Funding for agricultural cost-share programs is at an all-time high as Gov. Ralph Northam sent more than $3 million to the Lord Fairfax Soil and Water Conservation District earlier this month.
To push best management practices focusing on preserving the Chesapeake Bay, Northam allocated a record $73 million to be split among the 47 different soil and water conservation districts around the state. Lord Fairfax, the local conservation district, received $3.4 million — more than twice as much as last year — according to Allyson Ponn, education and program support specialist for the district.
“With the increase in funding, we’ll be able to help more farmers,” Ponn said. “Now is the time if you’re interested or curious, now is the time to come into our office.”
Funding flowing down from the state is helping to implement phase three of a best management practices program that conservation districts have been working on for months. Ponn said districts have been providing recommendations for new projects and practices to the state over the last year. The state received more than 190 recommendations for projects, she said.
The cost-share program, Ponn said, is freeing up farmers and agricultural landowners to receive reimbursement for a bevy of projects designed to prevent run-off and improve overall water quality, including cover crops, animal waste storage and livestock exclusion programs.
At the center of the best management practices program is the Chesapeake Bay and, by extension, the rest of Virginia's water bodies and streams
Although Shenandoah and Warren county residents aren’t directly affected by the conditions in the bay, Ponn said they are directly involved in helping put the bay on a “pollution diet” and protecting water in their own backyard.
“What we do here impacts the rest of the Shenandoah and all across the state before it reaches the Chesapeake Bay,” Ponn said. “Anything that happens in this water is directly impacting our backyard water.”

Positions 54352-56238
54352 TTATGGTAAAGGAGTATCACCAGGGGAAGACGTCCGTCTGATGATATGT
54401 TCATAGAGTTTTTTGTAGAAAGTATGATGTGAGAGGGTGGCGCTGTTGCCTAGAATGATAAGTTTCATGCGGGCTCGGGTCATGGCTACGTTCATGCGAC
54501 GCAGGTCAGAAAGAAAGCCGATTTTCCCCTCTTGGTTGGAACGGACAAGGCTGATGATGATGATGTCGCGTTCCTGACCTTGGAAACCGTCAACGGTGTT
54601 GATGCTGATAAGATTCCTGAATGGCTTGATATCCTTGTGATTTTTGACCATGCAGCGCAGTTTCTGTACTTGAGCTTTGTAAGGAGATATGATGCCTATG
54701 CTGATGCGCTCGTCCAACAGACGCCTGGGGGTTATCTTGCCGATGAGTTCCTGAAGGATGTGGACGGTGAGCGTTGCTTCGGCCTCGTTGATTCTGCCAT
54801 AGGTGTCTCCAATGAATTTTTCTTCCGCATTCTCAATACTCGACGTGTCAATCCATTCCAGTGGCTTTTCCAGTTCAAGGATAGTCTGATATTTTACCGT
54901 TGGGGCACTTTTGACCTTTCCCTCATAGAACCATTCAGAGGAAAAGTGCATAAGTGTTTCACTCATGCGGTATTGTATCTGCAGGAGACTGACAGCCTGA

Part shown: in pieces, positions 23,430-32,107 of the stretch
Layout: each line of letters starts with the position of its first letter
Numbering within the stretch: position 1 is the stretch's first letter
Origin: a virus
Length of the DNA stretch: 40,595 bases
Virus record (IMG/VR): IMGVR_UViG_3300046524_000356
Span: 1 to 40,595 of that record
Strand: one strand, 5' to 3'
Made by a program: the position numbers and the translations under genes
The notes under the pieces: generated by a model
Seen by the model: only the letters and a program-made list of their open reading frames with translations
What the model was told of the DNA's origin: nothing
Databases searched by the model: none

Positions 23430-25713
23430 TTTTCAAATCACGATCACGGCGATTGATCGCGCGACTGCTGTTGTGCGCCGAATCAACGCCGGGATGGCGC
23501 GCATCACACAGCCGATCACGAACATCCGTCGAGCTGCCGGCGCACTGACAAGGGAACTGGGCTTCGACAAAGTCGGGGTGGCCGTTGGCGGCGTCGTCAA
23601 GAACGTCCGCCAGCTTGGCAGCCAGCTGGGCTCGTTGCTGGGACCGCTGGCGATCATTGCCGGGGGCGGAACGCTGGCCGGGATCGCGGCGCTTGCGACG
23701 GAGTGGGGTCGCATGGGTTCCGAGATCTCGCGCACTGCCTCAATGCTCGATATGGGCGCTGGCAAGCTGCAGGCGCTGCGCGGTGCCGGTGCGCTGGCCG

Best management practices can be expensive and that’s why conservation districts are so excited about the increased funding, Ponn said. Every penny of the most recent injection of money is reserved for the cost-share program, creating an incentive for farmers and agricultural landowners to invest and partner with their local conservation districts.
“The way the cost-share works [is] the farmer foots the bill as the process goes on but once the project is completed, we are able to cut them a check for reimbursement,” Ponn explained. “That’s what all that funding is going to.”
Landowners do have to work with the conservation district throughout the project to be eligible for reimbursements, Ponn said. But the partnership, she said, is a beneficial one for everyone involved.
“We are kind of the middleman,” Ponn said. “We like to hear the farmer(s') or the landowners' vision and what they want to see happening and then seeing how we can come in and put in a conservation lens.”
In addition to cost-share programs throughout the district, Ponn said the Department of Environmental Quality is handing out low-interest loans for best management practices projects as well.
By partnering with the conservation district and taking advantage of low-interest loans, Ponn said, some landowners will be able to complete projects at almost no cost.